I have 15+ years in software development and 7+ in web development, and I want to get a certification in another area, like DBA. I have 7+ years of experience like MySQL developer. Which is better for certification? MySQL or Oracle 11g? Which of the two is more hired and better paid?
Forgive me for sounding a little biased, but I would recommend MySQL DBA Certification for you without hesitation. I say this without reservation because that is how I become a MySQL DBA.
I would personally say MySQL positions are very underrated in the eyes of most companies, yet the demand is out there. I feel have been respected because of my certification (unique experience, result vary based on who hires). I certified back in August 2007 with my employer paying for the course. At that time, no instructor-led MySQL course was required for certification. Now that Oracle owns MySQL, that may have changed. Please check with Oracle on that.
Most companies that hire MySQL DBAs may expect you to know everything else, (Linux, Apache, Nagios, Munin, JBoss, PHP, Perl, Python, etc). Many other companies may use only MySQL. Overall, you have to be selective when looking. The more disciplines/skills you have outside of MySQL, the better your employment chances are.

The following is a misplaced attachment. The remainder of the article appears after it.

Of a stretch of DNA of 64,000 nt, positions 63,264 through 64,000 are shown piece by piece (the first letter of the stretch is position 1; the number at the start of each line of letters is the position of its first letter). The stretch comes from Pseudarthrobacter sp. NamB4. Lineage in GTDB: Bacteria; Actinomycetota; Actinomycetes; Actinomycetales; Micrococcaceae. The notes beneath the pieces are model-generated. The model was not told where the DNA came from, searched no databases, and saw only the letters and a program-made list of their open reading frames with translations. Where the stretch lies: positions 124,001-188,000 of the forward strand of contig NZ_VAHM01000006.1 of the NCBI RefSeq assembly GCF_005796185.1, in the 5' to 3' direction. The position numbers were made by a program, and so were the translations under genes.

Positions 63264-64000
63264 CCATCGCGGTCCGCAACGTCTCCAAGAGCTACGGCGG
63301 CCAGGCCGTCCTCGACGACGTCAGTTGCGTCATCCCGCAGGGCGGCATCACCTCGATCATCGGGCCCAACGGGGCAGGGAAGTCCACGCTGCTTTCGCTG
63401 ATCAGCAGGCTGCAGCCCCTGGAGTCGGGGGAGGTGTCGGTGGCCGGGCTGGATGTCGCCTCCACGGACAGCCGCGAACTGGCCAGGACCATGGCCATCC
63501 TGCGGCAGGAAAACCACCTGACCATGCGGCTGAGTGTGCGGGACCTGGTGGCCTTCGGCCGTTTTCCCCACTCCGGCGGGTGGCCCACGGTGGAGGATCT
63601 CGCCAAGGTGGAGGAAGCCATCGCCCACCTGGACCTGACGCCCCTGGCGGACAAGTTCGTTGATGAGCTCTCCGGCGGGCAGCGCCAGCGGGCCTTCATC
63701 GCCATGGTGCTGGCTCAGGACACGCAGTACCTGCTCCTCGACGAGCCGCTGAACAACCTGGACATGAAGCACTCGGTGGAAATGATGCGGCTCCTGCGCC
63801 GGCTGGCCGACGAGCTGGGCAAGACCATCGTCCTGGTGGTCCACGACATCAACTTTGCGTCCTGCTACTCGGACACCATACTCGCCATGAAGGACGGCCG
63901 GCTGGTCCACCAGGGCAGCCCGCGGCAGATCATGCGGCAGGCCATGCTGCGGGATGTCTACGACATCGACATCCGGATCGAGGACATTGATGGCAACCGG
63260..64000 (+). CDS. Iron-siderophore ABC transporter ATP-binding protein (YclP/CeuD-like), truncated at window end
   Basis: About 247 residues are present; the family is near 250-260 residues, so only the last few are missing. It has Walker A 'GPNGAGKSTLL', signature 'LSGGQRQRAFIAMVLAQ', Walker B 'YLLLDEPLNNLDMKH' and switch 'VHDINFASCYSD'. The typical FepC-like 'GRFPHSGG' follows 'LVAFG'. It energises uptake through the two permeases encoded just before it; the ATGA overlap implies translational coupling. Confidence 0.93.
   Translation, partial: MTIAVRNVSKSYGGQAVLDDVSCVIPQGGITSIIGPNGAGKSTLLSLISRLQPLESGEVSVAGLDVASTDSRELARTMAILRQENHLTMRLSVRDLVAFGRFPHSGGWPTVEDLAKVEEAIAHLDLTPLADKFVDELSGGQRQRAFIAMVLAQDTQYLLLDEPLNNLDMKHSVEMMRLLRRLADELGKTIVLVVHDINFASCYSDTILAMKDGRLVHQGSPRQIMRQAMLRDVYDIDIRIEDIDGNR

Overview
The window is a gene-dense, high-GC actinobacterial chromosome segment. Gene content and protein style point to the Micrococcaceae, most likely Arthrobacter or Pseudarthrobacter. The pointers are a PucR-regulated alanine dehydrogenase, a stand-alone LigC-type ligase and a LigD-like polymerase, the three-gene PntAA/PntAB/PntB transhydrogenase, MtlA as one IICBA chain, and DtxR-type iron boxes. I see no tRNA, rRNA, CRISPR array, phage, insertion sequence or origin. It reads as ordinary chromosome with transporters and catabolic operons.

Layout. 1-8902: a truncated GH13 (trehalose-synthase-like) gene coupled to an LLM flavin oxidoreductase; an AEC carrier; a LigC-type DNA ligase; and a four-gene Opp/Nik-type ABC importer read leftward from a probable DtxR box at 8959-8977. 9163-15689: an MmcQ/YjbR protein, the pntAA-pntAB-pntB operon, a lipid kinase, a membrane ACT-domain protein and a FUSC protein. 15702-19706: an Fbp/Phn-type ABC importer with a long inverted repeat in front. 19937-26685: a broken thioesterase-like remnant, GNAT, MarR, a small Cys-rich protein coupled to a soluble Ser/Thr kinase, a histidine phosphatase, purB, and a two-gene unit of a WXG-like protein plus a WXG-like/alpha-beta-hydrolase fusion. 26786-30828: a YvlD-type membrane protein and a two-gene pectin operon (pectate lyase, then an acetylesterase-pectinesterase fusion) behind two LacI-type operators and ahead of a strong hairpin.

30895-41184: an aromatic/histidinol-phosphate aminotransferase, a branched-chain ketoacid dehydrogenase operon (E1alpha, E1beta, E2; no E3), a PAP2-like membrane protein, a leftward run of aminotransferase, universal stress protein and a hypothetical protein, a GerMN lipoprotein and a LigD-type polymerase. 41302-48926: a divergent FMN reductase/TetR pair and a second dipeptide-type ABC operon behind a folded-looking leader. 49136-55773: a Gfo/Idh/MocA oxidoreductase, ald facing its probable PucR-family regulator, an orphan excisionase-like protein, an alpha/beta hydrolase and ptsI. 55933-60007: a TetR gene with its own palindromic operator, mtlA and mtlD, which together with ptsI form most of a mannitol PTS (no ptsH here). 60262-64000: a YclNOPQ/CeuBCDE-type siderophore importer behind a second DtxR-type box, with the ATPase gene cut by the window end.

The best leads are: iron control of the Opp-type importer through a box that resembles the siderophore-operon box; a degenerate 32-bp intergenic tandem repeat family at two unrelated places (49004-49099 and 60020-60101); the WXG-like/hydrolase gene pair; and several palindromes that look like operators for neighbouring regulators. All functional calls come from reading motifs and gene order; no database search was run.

What makes the most money is a different story. Hands down, Oracle DBA/Developers make more money. Certification is more expensive because Oracle Associate requires only an exam. To earn deeper Certifications in Oracle, you take necessary exam(s) and you must attend at least one instructor-led Oracle course (Exams run about $200-$300, while the courses run $3,000/each). While Oracle Certification is more rigorous, the respect you get for working with Oracle and the money will indeed come. You can pretty much write your own ticket an an OCP. Going for OCA is a good start.
Regardless of MySQL, Oracle or any other RDBMS, nothing can substitute for having working experience. Due diligence in all DBAs takes will train you to certify quickly.
If there are any Oracle gurus out there, please post your own answers on Oracle as I am sure there a lot more positive things that can be said for Oracle.